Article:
Using Data Visualization in the Energy Futures Lab

By January 5, 2016Latest News

Image source: Student Energy

Stay tuned for the official launch of the Energy System Visualization site in mid-January!

Hi there,

I’m Steve Williams and I am an Information Designer for the Energy Futures Lab. I’m working on how the EFL uses data – how we can use existing data for decision making, how we can visualize and make sense of the data we have, and how we can develop new data and insights into Alberta’s energy system.

There is a significant amount of information about the Alberta energy system online, in databases, in academic journals, on government websites and on corporate pages. Despite efforts to collect data on everything from oils sands extraction rates to air quality measurements, more data doesn’t necessarily lead to better decisions. Decision makers, whether they be in policy or business, need strong and objective analyses to underpin conversations about such a complex, interconnected subject like energy transition.

So what do we mean when we talk about visualizing data? Data visualization can be everything from simple charts and graphs, to infographics (illustrating numbers in a highly visual format) to system maps (showing the relationship between parts of a system), simulations and interactive games that let us test future choices and directions.

So why is the Energy Futures Lab so interested in looking at data in these ways? Here are our top 3 reasons:

  1. Visualizations give Fellows the ability to test theories and rapidly prototype ideas. Our energy system is big and complex. Testing new ideas and innovations in the “real world” can take a long time and be very expensive. Simulating different ideas and scenarios with data can help narrow in on promising policy or technical innovations.
  2. Simulations can expose assumptions and instead allow conversations informed by objective data. We all are susceptible to confirmation bias (retaining information that confirms our beliefs and ignoring opposing views). Sometimes, we need to be reminded of alternative views. Visualizing let’s us see the bigger picture and make decisions that go beyond a single element.
  3. No single number or chart exists in a vacuum – they tell a story, they are part of a narrative. Understanding the stories the data tells us, and how that relates to narratives of energy in Alberta, gives us insight into potential innovation areas or market opportunities.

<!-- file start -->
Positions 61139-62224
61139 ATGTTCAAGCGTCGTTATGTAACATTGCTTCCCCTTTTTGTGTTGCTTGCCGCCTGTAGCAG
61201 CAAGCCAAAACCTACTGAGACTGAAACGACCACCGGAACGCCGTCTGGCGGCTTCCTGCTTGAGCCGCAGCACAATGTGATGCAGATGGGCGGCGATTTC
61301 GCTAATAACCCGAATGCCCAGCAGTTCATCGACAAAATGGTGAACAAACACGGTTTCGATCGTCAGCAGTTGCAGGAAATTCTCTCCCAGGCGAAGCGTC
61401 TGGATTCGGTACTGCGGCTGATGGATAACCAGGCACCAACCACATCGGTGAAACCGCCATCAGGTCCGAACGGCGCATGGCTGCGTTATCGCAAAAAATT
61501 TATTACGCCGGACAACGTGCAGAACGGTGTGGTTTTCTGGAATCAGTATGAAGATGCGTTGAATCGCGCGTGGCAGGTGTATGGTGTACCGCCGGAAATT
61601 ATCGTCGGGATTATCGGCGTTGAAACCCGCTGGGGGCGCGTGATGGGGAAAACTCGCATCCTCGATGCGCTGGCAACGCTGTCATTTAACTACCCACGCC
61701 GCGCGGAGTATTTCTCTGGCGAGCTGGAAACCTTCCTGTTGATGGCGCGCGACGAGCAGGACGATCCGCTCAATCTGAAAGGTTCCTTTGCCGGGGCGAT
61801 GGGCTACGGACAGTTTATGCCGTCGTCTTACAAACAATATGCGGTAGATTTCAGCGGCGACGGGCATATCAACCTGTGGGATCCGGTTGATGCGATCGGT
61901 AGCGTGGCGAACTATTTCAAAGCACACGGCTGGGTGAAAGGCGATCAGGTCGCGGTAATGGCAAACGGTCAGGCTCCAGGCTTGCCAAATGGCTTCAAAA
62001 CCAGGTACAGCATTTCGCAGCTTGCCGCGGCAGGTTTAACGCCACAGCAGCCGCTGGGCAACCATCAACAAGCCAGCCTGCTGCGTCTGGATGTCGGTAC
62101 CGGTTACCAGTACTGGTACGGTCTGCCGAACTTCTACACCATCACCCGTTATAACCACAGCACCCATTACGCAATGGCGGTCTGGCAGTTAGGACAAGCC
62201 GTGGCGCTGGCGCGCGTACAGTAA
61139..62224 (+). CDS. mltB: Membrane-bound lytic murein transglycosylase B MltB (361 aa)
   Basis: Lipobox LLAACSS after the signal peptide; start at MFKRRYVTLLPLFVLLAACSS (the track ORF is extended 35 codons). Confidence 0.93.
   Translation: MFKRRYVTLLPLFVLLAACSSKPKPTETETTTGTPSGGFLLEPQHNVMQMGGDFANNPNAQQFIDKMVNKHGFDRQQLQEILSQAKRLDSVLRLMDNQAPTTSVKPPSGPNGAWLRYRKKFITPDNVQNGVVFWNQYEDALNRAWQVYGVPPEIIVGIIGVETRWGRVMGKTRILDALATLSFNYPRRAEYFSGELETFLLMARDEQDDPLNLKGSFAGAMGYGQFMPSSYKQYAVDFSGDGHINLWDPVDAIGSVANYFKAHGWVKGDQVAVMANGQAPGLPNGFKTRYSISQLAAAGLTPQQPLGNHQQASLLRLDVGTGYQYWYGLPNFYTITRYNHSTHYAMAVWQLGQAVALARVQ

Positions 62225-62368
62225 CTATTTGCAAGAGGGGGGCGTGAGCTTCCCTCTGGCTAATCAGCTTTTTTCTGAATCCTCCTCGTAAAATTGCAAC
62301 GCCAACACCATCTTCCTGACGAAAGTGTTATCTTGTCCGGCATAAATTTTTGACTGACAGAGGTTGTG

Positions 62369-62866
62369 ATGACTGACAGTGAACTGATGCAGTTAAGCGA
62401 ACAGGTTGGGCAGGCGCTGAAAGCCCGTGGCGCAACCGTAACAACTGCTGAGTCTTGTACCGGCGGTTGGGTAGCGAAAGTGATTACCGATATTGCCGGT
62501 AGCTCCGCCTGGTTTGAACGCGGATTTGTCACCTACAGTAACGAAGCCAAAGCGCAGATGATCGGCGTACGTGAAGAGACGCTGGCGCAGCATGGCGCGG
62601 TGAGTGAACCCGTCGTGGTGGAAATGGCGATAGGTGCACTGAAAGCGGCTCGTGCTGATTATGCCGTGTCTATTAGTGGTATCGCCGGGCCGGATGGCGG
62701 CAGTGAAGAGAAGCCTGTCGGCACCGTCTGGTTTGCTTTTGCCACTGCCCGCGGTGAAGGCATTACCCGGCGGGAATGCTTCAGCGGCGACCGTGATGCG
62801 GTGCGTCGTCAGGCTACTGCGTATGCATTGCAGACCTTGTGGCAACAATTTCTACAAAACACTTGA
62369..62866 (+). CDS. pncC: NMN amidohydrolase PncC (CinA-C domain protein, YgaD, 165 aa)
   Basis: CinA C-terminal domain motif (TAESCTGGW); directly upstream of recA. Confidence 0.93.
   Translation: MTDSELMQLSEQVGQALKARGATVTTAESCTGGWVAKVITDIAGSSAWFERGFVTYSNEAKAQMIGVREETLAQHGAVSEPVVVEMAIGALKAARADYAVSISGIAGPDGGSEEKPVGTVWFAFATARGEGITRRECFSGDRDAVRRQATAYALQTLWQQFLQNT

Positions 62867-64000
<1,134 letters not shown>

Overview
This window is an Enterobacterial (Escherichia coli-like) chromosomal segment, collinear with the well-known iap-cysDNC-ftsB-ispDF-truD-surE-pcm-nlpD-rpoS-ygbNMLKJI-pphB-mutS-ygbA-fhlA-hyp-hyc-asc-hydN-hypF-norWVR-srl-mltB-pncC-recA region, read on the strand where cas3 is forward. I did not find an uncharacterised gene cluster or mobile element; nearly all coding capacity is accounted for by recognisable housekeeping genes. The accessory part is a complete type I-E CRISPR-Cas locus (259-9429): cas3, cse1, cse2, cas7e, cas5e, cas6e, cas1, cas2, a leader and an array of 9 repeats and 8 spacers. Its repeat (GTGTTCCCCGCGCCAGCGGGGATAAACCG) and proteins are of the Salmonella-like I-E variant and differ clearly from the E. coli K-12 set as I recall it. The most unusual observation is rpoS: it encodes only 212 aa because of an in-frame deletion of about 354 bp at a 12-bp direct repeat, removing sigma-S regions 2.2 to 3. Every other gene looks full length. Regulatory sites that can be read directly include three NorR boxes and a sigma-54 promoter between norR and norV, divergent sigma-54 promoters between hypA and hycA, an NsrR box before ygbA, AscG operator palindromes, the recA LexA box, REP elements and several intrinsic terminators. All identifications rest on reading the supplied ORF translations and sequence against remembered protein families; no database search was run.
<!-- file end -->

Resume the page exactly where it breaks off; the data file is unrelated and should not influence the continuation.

While there is a massive amount of data out there, it is fragmented and disconnected which makes it hard to see the whole system.  No one seems to have an overall view of how the Alberta energy system works as a whole. We need to take an interdisciplinary approach to understanding, measuring and balancing the economic, environmental, technical and policy components of our energy system.

There is a great benefit to bringing this information together in one place –  organized, categorized and linked. That’s where the upcoming Energy System Visualization site comes in!

We are bringing together 40 different visual representations of the Alberta energy system and categorizing this data by energy source type, level of interactivity and more. We’ll be following up with new data sets and visualizations and analysis each month.

The Energy System Visualization site will give both our Energy Futures Lab Fellows and Canadians alike the knowledge they need to make informed contributions to the energy system transition. Stay tuned for the official launch of the Energy System Visualization site in mid-January!

Steve Williams is a technology strategist designing and facilitating participant-driven public engagement events with over 20 years experience in the software industry